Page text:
Another question looks at baiting and feeding. Currently it is legislated that there be a baiting and feeding ban for three years in any county where a CWD-positive deer has been harvested and a two-year ban in any county within 10 miles of that positive finding. One part of the question asks if stakeholders would be in favor of the DNR being given the authority to determine those regulations and to decide when and where they are put in place, rather than having this legislated. The other part of the question is whether or not this should be left to the CDACs and they be given the authority to make that determination within their own county. 
Another question is similar to a question put forth by the NRB itself, but asks for a 16-day gun deer season. That season would open the Saturday nearest the 15th of November, which would be closer to the rut, according to the background, offering a possibly increased harvest opportunity. This would require a legislative change, but the question looks for support from hunters for this change to see if there should be a move for legislation.

Bear committee
The bear committee, too, looked to put questions out to the public for a vote. One of those questions asked if there would be support for use of man-made containers to bait bear on private land. While there may be litter concerns on public land, the background states, use of these on private land would not cause that public land concern. Other states, it said, as well as Canada, allow the use of barrels or plywood boxes in order to keep bait fresh and dry as well as to keep it away from other animals such as squirrels and raccoons.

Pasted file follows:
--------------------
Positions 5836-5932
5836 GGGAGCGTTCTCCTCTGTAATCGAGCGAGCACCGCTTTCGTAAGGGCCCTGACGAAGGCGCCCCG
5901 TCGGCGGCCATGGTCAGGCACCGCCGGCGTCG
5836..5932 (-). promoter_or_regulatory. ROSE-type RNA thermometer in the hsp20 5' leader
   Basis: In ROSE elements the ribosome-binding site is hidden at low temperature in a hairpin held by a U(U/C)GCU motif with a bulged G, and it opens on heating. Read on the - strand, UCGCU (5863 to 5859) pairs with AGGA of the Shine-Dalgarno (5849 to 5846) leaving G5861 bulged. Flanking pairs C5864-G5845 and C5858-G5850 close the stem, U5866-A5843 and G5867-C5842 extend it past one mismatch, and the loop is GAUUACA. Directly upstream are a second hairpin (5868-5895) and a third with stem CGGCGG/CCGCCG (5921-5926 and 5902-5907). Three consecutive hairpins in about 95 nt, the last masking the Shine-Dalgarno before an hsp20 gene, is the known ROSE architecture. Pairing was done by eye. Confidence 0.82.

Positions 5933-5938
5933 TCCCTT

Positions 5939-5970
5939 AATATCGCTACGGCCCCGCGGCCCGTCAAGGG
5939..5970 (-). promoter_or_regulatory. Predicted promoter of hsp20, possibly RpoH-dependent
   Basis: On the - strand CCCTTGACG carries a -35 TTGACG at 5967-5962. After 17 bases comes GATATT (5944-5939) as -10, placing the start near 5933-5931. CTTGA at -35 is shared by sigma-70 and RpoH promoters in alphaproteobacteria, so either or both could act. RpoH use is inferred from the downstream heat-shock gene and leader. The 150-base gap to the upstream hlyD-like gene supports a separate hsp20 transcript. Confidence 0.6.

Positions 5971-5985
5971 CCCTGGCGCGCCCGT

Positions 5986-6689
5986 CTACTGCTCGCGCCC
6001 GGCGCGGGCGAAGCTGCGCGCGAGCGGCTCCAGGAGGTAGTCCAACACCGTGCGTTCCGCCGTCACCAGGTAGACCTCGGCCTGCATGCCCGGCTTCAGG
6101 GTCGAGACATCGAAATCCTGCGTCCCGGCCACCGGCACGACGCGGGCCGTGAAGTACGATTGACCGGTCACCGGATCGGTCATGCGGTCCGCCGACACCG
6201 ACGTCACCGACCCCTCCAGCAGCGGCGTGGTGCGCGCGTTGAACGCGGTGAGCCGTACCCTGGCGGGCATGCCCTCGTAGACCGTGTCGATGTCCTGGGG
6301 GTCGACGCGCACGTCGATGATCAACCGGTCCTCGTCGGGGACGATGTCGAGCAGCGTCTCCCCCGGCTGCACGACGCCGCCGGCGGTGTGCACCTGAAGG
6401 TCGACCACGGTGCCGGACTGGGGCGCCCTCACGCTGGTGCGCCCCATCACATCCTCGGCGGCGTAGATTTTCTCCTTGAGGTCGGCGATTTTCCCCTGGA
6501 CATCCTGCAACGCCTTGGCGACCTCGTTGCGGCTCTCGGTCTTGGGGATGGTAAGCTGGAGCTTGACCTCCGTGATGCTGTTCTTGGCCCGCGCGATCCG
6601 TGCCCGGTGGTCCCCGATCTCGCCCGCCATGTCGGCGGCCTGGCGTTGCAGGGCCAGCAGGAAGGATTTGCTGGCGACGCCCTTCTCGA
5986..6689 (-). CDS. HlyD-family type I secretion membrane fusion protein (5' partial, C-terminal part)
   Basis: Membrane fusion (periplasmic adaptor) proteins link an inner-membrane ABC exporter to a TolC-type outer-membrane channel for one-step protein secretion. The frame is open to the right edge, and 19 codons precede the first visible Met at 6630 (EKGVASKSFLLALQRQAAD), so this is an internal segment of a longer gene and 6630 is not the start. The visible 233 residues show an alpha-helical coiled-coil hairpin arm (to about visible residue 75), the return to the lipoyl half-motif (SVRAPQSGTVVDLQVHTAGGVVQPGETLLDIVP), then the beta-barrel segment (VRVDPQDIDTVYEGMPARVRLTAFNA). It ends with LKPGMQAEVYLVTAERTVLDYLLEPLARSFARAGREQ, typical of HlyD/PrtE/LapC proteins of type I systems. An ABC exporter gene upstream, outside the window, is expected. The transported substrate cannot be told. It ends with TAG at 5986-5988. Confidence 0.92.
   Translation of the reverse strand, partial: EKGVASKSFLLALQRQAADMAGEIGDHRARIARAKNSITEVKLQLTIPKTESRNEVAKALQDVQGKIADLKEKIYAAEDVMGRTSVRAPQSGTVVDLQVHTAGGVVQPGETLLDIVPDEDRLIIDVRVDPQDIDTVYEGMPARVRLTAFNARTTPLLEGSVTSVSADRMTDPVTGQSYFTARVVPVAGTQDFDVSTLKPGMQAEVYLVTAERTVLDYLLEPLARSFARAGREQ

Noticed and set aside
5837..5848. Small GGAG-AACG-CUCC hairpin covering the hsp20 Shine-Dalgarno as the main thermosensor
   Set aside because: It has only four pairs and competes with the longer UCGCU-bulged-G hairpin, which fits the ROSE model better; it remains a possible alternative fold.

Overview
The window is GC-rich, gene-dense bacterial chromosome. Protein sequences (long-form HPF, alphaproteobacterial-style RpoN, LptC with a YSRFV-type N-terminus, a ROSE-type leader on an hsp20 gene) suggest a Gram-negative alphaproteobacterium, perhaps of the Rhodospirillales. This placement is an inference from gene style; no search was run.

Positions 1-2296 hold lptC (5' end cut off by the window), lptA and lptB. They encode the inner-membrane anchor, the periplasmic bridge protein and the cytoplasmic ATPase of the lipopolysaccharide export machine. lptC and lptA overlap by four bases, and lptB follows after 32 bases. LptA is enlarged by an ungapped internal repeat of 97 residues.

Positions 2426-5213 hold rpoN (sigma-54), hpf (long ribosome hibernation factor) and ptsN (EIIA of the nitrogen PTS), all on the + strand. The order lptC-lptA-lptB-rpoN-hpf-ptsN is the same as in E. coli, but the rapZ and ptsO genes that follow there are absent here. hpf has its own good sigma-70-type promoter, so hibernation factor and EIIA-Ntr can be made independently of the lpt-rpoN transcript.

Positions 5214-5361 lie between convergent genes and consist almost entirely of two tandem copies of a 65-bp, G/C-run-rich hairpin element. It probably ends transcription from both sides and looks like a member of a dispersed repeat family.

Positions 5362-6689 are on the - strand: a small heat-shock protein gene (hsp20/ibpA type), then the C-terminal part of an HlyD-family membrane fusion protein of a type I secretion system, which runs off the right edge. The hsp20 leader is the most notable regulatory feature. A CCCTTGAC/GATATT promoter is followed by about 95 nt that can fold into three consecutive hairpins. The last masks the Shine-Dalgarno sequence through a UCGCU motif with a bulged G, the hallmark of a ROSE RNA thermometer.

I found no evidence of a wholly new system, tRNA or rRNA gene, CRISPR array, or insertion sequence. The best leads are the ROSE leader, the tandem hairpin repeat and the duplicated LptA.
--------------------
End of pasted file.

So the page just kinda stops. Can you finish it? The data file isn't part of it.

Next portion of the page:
The other question from the committee asks if there would be support for the WCC to work with the DNR to find solutions that would allow the use of man-made materials and plastic adhesives in addition to the required log/stump
 
DNR proposed questions
The DNR, too, had several questions it would like to pose to the public at the spring hearings. Many of those questions had to do with toxic shot. One asked for support to allow only non-toxic shot on all state-owned or managed lands. Another asked for support for shotgun slugs on those same lands.
Separate questions will also be posed for various species. Doves, pheasants, turkey and ruffed grouse all received their own question and asked if there was support for allowing only non-toxic shot on state-owned or managed lands.
One question to be posed is in regard to artificial water sources in CWD-affected areas. While the current definition of “bait” does not include water, this question asks if there is support to include artificial water sources in that definition and not allow those that are not for agricultural purposes in CWD-affected areas. According to the background information, hunters may currently place stock tanks and the like in the woods or in a field and refill them periodically to draw deer in. The question asks whether there is support to restrict that in those areas.
The NRB asked for a change in one other question proposed by the department. That question asked whether there would be support for establishing a “new, all-inclusive multi-species license” to be awarded via lottery drawing where the winner(s) would receive several others difficult-to-draw tags and authorizations. The proceeds from this lottery would go to wildlife habitat management and restoration. 
The board asked for a slight change in wording in this question, which will appear somewhat differently in the questionnaire in April. It will ask, in some fashion, simply if there is support for creation of a letter or raffle system with proceeds going to support habitat management. The exact wording of the question is yet to be determined, but that direction was given.
The spring hearings are held in every county in the state on 7 p.m. on the first Monday in April. This year, for the second year, there will also be the option to respond via online questionnaire, giving those who are unable to get to the hearing location in their county the ability to respond as well.  More information regarding the spring hearings can be found on the DNR website.
Beckie Gaskill may be reached via email at [email protected].